Well, now that I think about it a little more, I’m not so sure. NO argument @CAP777 – but You MUST BE CORRECT because you came up with the correct answer!!!!!. And I have to use parts of your logic to get the right answer myself, so unfortunately that MUST mean I didn’t have it exactly right before. ANYHOW – like they say “math is fun”
Understanding that there are multiple ways get to Denmark, is this a simpler WAY to look at it?
We “KNOW” that the OP’s vehicle moves forward 1.83 ‘meters’ per tire revolution.
At a given RPM (say for example 1600 RPM), with an overall gear ratio through trans & differential of 2.333 —:
means the tire should be turning 1600/2.33 revolutions “PER MINUTE”, or (1600/2.33) = 686.695278 tire revs per minute through the cumulative gear rations per OP’s post. With a tire circumference of 1.83 meters, that would move the vehicle along 1256.6523 meters per minute. Correct?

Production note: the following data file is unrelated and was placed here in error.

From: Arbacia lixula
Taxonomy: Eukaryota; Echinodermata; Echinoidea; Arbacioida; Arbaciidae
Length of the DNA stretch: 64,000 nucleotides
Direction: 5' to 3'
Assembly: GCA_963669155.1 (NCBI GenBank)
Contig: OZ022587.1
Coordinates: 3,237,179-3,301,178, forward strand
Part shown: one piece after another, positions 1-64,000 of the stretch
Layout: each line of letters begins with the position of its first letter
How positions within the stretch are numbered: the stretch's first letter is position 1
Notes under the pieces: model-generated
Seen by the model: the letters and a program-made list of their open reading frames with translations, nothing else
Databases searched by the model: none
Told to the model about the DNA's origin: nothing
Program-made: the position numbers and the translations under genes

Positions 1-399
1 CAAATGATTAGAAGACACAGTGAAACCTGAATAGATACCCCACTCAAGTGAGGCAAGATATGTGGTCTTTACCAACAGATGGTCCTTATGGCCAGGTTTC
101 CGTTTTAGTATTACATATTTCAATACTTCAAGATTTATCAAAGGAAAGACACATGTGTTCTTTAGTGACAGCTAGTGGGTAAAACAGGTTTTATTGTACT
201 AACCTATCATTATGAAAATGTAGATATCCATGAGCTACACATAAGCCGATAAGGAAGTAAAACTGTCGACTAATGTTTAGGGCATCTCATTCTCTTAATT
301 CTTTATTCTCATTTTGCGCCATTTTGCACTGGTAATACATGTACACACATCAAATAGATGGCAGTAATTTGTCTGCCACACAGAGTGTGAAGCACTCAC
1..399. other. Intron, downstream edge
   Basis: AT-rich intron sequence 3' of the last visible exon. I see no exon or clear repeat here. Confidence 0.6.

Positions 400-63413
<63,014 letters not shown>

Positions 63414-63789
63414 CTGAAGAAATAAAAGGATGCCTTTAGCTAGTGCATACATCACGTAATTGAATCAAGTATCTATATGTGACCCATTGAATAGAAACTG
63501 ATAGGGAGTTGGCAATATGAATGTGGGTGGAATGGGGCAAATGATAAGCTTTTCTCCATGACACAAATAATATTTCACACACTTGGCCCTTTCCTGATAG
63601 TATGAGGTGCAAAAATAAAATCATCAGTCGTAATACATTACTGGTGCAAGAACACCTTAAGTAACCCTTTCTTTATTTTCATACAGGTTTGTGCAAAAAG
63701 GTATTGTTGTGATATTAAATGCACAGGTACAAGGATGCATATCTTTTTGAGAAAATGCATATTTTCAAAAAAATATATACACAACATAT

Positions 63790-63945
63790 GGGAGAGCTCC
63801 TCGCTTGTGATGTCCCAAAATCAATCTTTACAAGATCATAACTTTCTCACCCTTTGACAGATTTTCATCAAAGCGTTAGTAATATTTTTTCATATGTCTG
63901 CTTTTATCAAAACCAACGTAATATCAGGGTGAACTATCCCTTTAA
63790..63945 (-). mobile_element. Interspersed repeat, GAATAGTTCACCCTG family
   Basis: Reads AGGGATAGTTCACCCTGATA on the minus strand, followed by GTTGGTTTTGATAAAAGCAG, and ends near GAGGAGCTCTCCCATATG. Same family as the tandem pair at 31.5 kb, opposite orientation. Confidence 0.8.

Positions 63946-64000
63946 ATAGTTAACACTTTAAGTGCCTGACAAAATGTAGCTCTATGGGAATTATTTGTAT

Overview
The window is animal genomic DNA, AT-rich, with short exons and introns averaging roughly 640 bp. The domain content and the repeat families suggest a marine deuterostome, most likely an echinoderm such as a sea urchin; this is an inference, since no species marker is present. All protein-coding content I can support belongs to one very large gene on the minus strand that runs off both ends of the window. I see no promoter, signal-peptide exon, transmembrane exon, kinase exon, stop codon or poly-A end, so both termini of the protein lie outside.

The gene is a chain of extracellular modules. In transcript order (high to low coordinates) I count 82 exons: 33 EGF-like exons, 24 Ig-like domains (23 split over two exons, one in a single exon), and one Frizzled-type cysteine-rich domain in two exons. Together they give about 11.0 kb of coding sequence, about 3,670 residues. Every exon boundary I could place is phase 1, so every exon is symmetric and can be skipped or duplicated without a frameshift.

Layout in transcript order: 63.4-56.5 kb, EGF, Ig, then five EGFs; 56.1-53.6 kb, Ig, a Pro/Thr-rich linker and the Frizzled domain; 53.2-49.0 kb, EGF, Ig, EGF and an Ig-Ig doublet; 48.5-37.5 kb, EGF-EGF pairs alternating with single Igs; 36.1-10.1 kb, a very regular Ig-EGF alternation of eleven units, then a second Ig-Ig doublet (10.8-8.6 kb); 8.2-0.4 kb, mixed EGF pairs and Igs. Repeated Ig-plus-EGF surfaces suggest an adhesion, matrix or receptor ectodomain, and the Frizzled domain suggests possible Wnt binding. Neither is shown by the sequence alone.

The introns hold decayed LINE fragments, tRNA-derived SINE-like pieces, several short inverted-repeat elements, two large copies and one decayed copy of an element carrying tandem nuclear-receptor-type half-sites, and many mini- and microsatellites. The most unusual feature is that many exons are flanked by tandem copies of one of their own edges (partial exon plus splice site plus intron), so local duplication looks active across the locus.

THEN: we should be able to simply multiply that by 60 to get ‘meters per hour’. Then divide by 1000 for kph: that = 75.399 kph (like you said), or
meters per hour = ([OC]/2.33)*1.83*60
As is usually the case there are several ways to skin a cat. Using my original (though perhaps lame) acronyms, could we correctly express this for a Torque Formula as:
RPM_to_kph Formula = ((([OC]/(ODr*Diffr))*TireCir)*60)/1000
Where:
TireCir is Tire circumference in meters
ODr is Gear ratio, in this case Over Drive
Diffr is Differential ratio
Of course if the Units are specified in ‘kph’ in a Custom PID, Torque should convert it to MPH if that option is set in General Settings.
Whatcha think?
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EDIT: TireCir & formula brackets